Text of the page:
Alfredo Bernardini and Theresia’s hidden gemsBy Emilia Campagna
August 19, 2021
Theresia is ready for a new chamber music program: on Sunday 22nd and Monday 23rd August, two concerts will take place in Geneva as part of the Festival ‘Concerts d’été à St-Germain’.
Musicians involved are Saaya Ikenoya and Léna Ruisz (violin), Irina Fartat and Elena Gelmi (viola), Sophia Witmer and Anne-Linde Visser (cello), Samuel Casale (flute), Antonello Cola (oboe) and Vicente Beltrán (bassoon): they are going to prepare the musical project under the supervision of two amazing tutors, Chiara Banchini and Alfredo Bernardini.
We talked to Alfredo Bernardini and asked him to tell us something about the musical program:
“In line with the artistic mission of Theresia, this project focuses on missed gems, music composed at the end of the XVIII century and then forgotten. I am talking about true jewels that fell into oblivion but deserve to be rediscovered. These pieces of music will be performed by a group of chamber musicians, strings and woodwinds, like a miniature orchestra.”
Let’s talk about the program in detail:
“The program includes five pieces: one for strings, one for woodwinds and three for mixed woodwinds and strings. Boccherini’s sextet in F major for strings is a very profound piece: Boccherini was an excellent cello player, who moved from Lucca, in Italy, to Madrid, where he was a very appreciated composer. Giuseppe Cambini was an illustrious migrant too, who worked successfully in Paris: Theresia will perform his woodwind Trio in D major.
Michael Haydn’s Divertimento for oboe, bassoon, and string trio is like a little symphony, in four movements and rich in humorous ideas. Michael Haydn is the youngest brother of the more famous Franz Joseph: he was very appreciated by Mozart, that got inspiration from some of his works, especially by a Symphony in C that Theresia performed some years ago.
Another piece in the program is the flute quartet by Johann Christian Bach, another musician that influenced the young Mozart and that, oddly enough, was born the very same year as Michael Haydn. Theresia will perform the C major Quartet for flute and string trio: this was a very popular ensemble, that took over the baroque trio sonata.
Last but not least, the C major sextet by Christian Cannabich involves flute, oboe, bassoon, and the string trio: Cannabich was one of the conductors of the celebrated Mannheim orchestra, that Charles Burney called ‘an army of generals’. It was made of the finest musicians of their time. In Cannabich scores, one can’t but be amazed by the richness and the accurateness of all the dynamic markings, meaning that he used to work with extremely thorough performers.”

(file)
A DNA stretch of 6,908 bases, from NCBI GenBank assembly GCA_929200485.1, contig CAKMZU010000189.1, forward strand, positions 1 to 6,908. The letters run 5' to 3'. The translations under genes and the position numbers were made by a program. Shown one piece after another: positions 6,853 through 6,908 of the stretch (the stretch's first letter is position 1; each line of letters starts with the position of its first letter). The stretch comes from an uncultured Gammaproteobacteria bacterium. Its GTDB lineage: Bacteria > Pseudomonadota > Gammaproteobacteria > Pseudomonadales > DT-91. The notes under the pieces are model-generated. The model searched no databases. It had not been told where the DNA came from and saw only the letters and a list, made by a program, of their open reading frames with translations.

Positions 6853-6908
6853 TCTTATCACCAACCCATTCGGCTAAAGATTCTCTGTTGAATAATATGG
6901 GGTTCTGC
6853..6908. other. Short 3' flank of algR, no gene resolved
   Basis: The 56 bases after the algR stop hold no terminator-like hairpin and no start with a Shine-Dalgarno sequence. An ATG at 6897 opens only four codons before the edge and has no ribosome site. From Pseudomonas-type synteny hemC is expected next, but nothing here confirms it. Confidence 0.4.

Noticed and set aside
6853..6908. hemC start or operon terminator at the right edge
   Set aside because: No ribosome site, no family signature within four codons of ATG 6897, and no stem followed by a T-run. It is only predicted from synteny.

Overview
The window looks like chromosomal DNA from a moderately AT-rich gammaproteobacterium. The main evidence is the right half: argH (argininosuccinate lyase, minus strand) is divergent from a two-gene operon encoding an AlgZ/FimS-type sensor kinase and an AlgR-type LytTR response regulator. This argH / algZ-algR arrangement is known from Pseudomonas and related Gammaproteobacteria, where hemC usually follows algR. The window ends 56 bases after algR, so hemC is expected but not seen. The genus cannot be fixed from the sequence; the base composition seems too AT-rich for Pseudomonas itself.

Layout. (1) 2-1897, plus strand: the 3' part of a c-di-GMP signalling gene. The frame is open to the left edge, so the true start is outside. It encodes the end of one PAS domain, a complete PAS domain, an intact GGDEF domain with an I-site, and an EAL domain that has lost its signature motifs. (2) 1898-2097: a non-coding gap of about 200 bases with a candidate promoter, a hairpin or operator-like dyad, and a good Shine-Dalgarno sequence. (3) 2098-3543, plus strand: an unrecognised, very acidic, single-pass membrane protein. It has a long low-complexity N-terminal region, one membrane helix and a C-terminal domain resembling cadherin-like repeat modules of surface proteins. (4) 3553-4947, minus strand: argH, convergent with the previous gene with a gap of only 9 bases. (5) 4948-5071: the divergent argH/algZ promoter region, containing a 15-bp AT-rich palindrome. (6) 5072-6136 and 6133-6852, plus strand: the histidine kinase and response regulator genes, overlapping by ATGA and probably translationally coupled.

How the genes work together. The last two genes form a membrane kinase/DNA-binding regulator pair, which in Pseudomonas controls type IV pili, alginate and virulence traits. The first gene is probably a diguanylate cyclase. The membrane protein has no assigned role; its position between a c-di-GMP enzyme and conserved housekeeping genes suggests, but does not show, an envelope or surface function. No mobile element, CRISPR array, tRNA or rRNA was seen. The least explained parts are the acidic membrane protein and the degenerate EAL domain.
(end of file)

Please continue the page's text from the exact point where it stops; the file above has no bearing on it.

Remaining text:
You will be tutor together with Chiara Banchini: how are you going to work?
“First, I want to say that I am very happy to work with Chiara Banchini: I’m sure I will learn a lot of things in the first place! And as for the working method, at the beginning of the residency, we are going to give some space to the young musicians of Theresia, so that they can rehearse by themselves and take responsibility for their choice: on our part, we will have the chance to observe their working method and give them some pieces of advice on how to play together, on technical problems and the interpretation. Obviously, I will focus more on the woodwinds and Chiara on the strings. Two of the ensembles can work at the same time, so we will occasionally split up to work with one or the other group.”
This will be the first project of Theresia you are involved in after the health emergency: how did you deal with the lockdown?
“I can say I did quite fine during the first lockdown: it was a totally unprecedented situation for everybody, and I found myself with so much time for studying new pieces. The second lock-down, though, was really hard, because it seemed like we didn’t know when it would end. And, especially for ancient music performers, who are mainly freelancer professionals, the lack of concerts began to be a huge problem and a source of unbearable uncertainty.”
During the lockdown, many musicians tried to keep in touch with their audience through streaming performances: what do you think about it?
“Streaming was a valid surrogate both of live performance and teaching: there was a high risk of losing motivation, and, as it often happens in moments of deep crisis, many persons found alternative ways of doing things. It cannot replace live performance though we need an audience to perform because audience itself is an essential part of the creative and emotional process.”
Which were your feelings when you started to live-perform again?
“It was intense, both performing and being part of an audience: some days ago I saw a performance of Haendel’s Il Trionfo del Tempo e del Disinganno, and I was moved to tears. Also, I am particularly happy for the young participants of Theresia’s residency in Geneve: they will have once again the chance to make music together and in front of an audience, giving rise to a moment of beauty together.”